uploads///Inflation Interest Rates and FX

How Are Inflation, Interest Rates, and Foreign Exchange Related?

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Jul. 25 2016, Published 10:23 a.m. ET

Inflation, Interest Rates and FX

The rate of inflation influences the direction of interest rates and, conversely, interest rates influence the direction of inflation. If inflation is high, interest rates will typically be raised by the U.S. Federal Reserve to slow economic growth. If inflation is low, economic growth is generally low, and a decrease in rates is enacted in order to lower the cost of borrowing and to spur economic growth. More borrowing power can lead to spending, a stronger economy and, ultimately, inflation. The U.S. Federal Reserve has the task of finding the right balance of tweaking interest rates to manage growth and keeping unemployment low and wages high. The Federal Reserve also has to avoid promoting too much growth, which could lead to high inflation. The Fed generally tries to keep inflation within the 2%-3% range.

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When interest rates are increased to tame inflation, foreign capital is usually attracted to the higher rates compared with other countries, and there is more investment in the higher rate environment. This causes the exchange rate to rise. However, if inflation is high (diminishing the purchasing power of that currency), the rise of the currency could be limited. If rates go lower, the opposite is generally true and the currency is likely to suffer.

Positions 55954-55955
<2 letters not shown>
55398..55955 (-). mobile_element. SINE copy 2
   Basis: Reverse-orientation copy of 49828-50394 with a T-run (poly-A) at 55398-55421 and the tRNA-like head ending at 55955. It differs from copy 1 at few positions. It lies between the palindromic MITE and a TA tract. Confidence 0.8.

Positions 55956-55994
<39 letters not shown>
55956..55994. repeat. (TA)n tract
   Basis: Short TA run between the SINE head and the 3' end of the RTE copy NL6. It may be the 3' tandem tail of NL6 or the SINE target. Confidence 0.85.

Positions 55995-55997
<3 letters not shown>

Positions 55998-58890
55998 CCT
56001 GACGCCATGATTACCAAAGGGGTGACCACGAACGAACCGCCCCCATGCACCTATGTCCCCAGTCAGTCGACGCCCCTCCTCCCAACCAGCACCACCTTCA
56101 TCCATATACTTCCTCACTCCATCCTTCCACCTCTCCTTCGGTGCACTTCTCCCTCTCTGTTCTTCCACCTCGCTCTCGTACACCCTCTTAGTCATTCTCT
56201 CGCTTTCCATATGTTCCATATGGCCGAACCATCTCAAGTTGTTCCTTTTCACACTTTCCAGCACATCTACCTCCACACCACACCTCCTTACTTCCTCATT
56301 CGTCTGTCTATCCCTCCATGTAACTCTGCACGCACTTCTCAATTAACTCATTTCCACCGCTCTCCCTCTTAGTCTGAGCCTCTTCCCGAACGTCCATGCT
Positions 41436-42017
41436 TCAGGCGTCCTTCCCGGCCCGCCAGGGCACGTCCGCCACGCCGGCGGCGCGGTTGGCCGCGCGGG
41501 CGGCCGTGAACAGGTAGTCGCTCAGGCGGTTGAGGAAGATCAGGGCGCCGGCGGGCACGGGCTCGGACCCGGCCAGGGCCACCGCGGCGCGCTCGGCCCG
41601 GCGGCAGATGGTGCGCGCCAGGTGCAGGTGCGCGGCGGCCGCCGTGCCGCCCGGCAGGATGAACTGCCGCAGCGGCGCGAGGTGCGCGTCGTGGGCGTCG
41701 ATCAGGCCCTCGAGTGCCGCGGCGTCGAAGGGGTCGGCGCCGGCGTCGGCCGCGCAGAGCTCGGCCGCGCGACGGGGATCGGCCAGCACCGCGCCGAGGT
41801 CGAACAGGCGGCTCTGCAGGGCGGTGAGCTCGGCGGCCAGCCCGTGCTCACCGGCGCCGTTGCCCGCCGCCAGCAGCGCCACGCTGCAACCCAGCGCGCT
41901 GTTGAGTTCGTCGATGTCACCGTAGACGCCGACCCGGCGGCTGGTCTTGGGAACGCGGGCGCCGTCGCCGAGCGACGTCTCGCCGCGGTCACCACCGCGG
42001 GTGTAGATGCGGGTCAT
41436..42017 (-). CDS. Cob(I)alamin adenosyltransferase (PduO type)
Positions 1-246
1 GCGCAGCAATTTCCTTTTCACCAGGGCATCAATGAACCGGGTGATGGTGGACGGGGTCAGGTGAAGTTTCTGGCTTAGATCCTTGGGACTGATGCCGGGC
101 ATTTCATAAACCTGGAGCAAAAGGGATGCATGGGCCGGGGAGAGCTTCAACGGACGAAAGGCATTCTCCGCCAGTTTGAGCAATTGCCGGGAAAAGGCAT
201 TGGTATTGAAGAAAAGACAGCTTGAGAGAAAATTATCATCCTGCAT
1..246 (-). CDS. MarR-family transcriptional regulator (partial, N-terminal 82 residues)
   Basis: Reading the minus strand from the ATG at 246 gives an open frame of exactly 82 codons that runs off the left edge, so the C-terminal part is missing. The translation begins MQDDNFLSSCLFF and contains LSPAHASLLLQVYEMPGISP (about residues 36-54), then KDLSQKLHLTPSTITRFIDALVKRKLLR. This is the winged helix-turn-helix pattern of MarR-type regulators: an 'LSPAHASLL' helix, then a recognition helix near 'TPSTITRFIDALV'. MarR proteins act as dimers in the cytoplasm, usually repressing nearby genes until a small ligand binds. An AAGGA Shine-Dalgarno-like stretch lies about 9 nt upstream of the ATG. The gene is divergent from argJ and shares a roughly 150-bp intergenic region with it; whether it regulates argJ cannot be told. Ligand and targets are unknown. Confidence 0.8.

How inflation and interest rates affect foreign exchange rates Market Realist’s View

A low rate of inflation doesn’t guarantee a favorable exchange rate. But a high inflation rate is likely to have a negative effect on a currency’s value.

Central banks usually cut rates when inflation and GDP growth are low, as we’ve already mentioned. They do this in order to boost spending and corporate investments. It usually leads to a stronger currency since a robust economy attracts funds from other nations.

However, currency movements are driven by many factors. Inflation and interest rates are two key factors, but the following also come into play: fiscal policies, monetary policies, political risks, current account deficits, public debts, market speculation, and more.

After the QE (quantitative easing) program ended in October 2014, which led the US economy back to a growth path, the US dollar (UUP) started appreciating. This is because other developed markets (VEA) weren’t experiencing sluggish growth.

Central banks in developed markets, especially the European Central Bank and the Bank of Japan, initiated their own versions of QE. This caused diverging monetary policies, which was the main reason for the appreciation of the dollar. As the Fed hikes rates further, the dollar is expected to strengthen.

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